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February 4, 2010

More R&D Cuts From Big Pharma

Employment: GSK, AstraZeneca, Pfizer slash research jobs, spending

Lisa Jarvis

Amid cutbacks, GSK has upped its activities in biologic drugs. GSK GSK
Amid cutbacks, GSK has upped its activities in biologic drugs.
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Seeking to improve productivity and offset the impact of generic competition, major drug companies GlaxoSmithKline, AstraZeneca, and Pfizer are making more cuts to their internal research operations.

In announcing earnings last week, GSK said it wants to carve $800 million out of its cost structure by 2012; half of that amount will come from R&D. Though the company isn’t specifying how many jobs will be cut, it does say the bulk of the savings will come from a "reduction of infrastructure."

GSK has proposed ending R&D activities across several sites, including Tonbridge, U.K., which is expected to be closed; Verona, Italy; Zagreb, Croatia; and Ponzan, Poland, a company spokesperson confirms. Further, the company has proposed ending preclinical development at its Mississauga, Canada, site, and end neurosciences drug activity in Harlow, U.K.

In addition, GSK is abandoning research in select neuroscience areas, including depression and pain. At the same time, it has created a new unit devoted to finding drugs to treat rare diseases.

The British drug firm also plans to find more drugs outside its own labs; GSK already farms out 30% of its discovery research activities, or more than 80 projects, to some 47 partners. The goal is to bring in new drug candidates through option-based pacts, which usually involve buying the right to license an early-stage drug candidate later on in its development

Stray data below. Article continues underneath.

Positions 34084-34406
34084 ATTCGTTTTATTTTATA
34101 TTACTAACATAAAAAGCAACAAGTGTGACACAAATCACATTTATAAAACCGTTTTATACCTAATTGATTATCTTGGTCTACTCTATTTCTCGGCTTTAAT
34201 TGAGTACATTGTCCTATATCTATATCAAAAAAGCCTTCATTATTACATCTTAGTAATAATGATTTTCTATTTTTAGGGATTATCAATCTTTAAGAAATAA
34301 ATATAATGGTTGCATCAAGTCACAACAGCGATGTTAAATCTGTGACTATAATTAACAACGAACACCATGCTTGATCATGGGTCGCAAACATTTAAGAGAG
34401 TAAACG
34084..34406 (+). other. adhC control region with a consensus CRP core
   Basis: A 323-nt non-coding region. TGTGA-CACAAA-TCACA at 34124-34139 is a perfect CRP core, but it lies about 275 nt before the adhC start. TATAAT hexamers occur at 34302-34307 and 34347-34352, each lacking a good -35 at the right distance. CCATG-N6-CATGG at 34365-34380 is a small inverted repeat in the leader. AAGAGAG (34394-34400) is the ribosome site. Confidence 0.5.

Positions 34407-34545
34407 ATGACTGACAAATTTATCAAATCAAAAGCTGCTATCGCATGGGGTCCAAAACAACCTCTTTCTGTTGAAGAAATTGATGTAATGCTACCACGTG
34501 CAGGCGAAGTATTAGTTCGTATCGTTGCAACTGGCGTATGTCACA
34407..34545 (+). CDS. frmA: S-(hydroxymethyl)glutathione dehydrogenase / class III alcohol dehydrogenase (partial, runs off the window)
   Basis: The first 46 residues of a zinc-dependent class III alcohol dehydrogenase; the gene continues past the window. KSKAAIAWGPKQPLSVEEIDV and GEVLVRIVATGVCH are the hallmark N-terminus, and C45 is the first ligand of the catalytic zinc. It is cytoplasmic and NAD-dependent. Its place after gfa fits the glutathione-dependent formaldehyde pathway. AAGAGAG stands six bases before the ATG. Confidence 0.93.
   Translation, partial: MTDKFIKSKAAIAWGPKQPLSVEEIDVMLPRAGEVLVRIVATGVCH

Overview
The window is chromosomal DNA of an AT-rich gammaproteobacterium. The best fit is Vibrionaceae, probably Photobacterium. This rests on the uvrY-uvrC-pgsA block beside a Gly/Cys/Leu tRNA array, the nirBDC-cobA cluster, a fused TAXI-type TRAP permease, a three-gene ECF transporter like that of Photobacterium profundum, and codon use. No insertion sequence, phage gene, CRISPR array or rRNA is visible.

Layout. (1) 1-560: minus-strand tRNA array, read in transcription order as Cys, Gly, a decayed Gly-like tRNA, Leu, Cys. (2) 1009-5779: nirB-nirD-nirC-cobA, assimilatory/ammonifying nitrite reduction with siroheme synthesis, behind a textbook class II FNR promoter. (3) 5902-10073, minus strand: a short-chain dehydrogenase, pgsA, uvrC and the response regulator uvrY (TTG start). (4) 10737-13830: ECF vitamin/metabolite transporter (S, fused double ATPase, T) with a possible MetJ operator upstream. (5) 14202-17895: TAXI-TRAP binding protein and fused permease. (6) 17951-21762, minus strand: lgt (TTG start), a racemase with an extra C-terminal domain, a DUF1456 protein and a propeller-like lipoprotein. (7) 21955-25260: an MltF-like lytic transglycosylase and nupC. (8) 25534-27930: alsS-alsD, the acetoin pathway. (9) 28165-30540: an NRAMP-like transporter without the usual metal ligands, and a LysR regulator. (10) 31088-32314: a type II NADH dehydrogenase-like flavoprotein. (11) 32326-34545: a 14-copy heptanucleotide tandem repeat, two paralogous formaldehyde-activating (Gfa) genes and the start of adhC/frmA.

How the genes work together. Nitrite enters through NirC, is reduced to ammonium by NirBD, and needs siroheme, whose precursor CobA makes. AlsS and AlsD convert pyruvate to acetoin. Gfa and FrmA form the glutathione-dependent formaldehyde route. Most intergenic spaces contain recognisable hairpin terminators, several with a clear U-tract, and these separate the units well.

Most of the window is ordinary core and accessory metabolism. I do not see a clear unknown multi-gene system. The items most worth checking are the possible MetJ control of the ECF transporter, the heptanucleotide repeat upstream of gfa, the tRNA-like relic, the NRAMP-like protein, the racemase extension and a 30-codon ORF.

For its part, AstraZeneca is slashing another 8,000 jobs on top of the 15,000 positions previously targeted for elimination between 2007 and 2009 (C&EN, Feb. 1, page 19). The company says some R&D sites could be closed. AstraZeneca has also dropped 20 compounds from development, including Zactima, in Phase III lung cancer trials, and four drugs in Phase II trials.

AstraZeneca has formed a "portfolio investment board" that will make decisions about funding individual R&D projects "These changes reflect an acknowledgment that insufficient drugs have moved into Phase III and onto the market," Credit Suisse analyst Luisa Hector said in a note to investors.

Pfizer, meanwhile, says it will spend far less on research in coming years. Its 2009 R&D budget was nearly flat at $10.6 billion compared with 2008, and the firm will spend $9.1 billion to $9.6 billion this year. By 2012, R&D spending will be $8.0 billion to $8.5 billion, Bernstein Research forecasts.

Pfizer has also weeded out 100 of its 600 drug candidate programs, in the process shifting the balance toward biologic drugs.

Chemical & Engineering News
ISSN 0009-2347
Copyright © 2011 American Chemical Society
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